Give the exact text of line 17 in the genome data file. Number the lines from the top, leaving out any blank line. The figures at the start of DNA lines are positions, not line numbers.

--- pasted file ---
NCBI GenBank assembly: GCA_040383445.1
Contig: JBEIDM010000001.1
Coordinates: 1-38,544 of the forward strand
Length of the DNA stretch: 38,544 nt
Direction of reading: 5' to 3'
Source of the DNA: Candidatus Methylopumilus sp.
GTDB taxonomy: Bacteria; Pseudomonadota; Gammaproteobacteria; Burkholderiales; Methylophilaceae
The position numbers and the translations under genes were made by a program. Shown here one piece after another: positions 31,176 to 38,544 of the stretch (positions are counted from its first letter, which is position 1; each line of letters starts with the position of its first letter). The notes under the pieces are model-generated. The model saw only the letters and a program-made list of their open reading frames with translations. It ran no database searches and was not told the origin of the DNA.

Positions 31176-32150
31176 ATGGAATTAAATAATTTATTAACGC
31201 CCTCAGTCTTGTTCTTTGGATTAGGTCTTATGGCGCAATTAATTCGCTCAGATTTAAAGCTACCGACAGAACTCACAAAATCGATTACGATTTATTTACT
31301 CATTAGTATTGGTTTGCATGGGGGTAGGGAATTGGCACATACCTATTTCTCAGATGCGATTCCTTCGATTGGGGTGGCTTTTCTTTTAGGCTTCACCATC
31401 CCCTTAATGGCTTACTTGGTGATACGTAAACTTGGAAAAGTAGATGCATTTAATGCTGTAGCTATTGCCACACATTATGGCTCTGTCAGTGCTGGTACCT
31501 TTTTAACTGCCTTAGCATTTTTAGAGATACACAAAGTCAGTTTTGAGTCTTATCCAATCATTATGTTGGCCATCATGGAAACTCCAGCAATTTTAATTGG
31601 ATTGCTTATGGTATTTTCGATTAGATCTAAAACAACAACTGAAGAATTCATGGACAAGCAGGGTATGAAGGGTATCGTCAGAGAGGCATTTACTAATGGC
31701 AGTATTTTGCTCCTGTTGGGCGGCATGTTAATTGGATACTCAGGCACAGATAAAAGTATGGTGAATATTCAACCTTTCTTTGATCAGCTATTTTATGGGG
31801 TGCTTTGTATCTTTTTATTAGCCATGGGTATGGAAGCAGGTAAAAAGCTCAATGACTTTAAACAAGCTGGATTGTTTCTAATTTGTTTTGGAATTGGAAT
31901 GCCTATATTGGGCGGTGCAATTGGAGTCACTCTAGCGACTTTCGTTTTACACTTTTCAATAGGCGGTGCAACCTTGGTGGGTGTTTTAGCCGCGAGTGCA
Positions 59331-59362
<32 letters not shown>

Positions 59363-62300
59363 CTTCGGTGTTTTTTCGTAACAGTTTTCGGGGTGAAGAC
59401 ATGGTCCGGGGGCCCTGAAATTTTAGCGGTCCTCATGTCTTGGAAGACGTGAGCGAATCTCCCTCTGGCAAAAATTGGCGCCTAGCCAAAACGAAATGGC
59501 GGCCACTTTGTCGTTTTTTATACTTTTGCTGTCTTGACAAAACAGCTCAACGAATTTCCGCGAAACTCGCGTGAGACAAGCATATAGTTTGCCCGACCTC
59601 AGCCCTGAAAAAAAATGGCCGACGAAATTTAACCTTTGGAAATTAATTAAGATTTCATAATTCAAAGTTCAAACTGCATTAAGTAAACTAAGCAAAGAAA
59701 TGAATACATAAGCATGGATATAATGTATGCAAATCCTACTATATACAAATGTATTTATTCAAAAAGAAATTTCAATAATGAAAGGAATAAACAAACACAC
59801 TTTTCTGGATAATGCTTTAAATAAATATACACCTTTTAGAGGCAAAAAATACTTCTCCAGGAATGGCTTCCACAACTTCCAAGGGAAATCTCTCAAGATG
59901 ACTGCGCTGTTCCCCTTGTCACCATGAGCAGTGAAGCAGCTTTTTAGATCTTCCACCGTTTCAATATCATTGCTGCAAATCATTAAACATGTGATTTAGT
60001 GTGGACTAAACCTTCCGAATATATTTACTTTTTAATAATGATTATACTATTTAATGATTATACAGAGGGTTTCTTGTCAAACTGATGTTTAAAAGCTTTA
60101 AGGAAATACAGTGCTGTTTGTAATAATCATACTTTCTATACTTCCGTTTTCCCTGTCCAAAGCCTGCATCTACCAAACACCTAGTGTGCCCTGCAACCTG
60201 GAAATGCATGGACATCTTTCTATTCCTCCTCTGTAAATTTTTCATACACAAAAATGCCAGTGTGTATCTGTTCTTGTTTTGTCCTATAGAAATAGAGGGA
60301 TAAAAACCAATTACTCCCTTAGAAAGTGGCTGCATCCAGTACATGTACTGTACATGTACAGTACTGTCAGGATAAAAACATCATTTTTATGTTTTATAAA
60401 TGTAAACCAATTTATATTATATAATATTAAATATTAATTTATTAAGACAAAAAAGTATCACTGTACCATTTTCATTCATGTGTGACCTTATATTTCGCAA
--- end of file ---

31801 TGCTTTGTATCTTTTTATTAGCCATGGGTATGGAAGCAGGTAAAAAGCTCAATGACTTTAAACAAGCTGGATTGTTTCTAATTTGTTTTGGAATTGGAAT